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One of the world’s most highly acclaimed and influential crime writers, Ruth Rendell became known for her expertly plotted series detective fiction, psychological thrillers and short stories, written under her own name and under the pseudonym Barbara Vine. A Fellow of the Royal Society of Literature, her writing garnered a host of awards throughout her career, including the coveted Crime Writers' Association Cartier Diamond Dagger for lifetime services to crime writing.
Writing as Barbara Vine
Her first novel, 1964’s From Doon with Death, was set in the fictional town of Kingsmarkham and introduced the character of Chief Inspector Wexford. This became the first novel in a series starring the detective, which was later successfully televised in a long-running series of adaptations. Many of her other works were also adapted for television and cinema. Alongside publishing 24 Wexford novels, Rendell published a number of standalone thrillers including To Fear a Painted Devil, A Judgement in Stone, The Bridesmaid, The Crocodile Bird, The Keys to the Street, A Sight for Sore Eyes, Adam and Eve and Pinch Me, The Water's Lovely and Tigerlily's Orchids.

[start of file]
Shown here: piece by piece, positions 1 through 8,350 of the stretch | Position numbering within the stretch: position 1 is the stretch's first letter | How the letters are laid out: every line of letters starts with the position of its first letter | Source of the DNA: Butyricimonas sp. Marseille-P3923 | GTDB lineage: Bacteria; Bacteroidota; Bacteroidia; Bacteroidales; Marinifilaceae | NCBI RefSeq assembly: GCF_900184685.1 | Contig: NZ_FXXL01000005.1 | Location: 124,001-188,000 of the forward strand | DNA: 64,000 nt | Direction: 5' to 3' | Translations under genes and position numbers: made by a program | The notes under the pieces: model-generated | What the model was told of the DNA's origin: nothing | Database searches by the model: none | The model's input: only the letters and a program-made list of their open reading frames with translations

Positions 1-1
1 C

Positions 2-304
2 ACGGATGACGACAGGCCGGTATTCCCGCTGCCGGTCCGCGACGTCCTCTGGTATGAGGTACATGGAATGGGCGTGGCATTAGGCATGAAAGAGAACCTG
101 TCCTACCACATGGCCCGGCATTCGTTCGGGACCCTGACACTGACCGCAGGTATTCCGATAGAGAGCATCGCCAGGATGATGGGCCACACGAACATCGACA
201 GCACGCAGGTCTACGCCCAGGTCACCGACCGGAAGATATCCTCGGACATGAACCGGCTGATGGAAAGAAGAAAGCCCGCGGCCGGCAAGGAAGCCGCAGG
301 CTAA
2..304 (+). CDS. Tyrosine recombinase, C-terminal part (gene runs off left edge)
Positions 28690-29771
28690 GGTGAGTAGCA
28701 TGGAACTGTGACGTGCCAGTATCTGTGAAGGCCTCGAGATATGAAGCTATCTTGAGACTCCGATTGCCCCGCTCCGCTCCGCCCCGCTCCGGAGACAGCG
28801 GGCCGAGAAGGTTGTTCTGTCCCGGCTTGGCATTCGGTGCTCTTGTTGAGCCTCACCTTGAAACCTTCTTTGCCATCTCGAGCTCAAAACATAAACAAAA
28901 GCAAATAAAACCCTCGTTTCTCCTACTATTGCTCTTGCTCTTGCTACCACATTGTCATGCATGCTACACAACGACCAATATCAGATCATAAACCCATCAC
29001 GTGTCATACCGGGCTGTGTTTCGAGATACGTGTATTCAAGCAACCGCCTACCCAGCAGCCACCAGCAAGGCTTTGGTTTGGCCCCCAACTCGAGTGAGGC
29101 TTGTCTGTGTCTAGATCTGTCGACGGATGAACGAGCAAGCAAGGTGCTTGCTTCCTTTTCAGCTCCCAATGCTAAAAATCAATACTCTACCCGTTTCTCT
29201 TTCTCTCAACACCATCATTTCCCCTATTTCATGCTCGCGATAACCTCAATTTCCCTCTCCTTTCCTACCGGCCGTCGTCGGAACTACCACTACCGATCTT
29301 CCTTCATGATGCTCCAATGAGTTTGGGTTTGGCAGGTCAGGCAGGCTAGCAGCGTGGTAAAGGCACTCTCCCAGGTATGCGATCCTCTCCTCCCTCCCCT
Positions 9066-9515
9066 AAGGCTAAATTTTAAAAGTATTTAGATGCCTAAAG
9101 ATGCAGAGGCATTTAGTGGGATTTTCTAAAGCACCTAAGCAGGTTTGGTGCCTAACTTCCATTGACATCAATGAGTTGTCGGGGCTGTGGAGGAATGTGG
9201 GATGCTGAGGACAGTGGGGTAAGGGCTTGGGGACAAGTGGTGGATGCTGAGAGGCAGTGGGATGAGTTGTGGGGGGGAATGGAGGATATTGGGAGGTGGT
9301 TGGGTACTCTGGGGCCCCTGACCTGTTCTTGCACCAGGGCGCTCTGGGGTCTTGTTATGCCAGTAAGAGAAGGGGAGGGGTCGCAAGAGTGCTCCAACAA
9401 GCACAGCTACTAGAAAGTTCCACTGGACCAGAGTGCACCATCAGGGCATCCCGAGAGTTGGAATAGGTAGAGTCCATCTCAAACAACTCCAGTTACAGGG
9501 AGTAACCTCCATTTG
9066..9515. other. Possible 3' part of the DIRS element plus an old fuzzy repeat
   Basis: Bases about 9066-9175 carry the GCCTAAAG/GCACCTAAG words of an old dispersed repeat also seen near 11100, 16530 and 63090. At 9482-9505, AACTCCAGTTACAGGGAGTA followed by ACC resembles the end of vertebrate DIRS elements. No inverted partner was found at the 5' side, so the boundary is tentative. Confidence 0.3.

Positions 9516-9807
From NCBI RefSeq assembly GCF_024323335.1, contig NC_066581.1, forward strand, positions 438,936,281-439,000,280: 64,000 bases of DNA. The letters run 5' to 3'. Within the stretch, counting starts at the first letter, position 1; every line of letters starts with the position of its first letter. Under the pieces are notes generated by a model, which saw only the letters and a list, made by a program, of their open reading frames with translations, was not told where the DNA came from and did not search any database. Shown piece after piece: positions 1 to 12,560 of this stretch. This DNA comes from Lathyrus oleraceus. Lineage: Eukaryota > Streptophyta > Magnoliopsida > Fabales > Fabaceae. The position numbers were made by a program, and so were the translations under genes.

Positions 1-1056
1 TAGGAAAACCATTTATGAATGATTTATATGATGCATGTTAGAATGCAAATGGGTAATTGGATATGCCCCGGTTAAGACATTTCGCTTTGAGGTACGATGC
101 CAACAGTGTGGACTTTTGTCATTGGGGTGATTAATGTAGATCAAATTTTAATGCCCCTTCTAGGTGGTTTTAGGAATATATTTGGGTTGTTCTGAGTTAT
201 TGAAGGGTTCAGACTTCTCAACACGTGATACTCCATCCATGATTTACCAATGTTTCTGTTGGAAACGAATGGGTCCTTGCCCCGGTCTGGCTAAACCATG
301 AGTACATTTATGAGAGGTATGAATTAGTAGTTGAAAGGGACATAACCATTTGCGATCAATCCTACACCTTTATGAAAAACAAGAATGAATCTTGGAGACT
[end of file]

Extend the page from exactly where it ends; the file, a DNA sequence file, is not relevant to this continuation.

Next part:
In 1986 Rendell developed a new writing persona with the publication of A Dark-Adapted Eye under the pseudonym Barbara Vine. Other novels published as Barbara Vine include Gallowglass, The Chimney-sweeper's Boy, Grasshopper, The Minotaur, The Birthday Present and The Child's Child.
Ruth Rendell was appointed a CBE in the 1996 Birthday Honours and was made a life peer as Baroness Rendell of Babergh, of Aldeburgh in the County of Suffolk in 1997.
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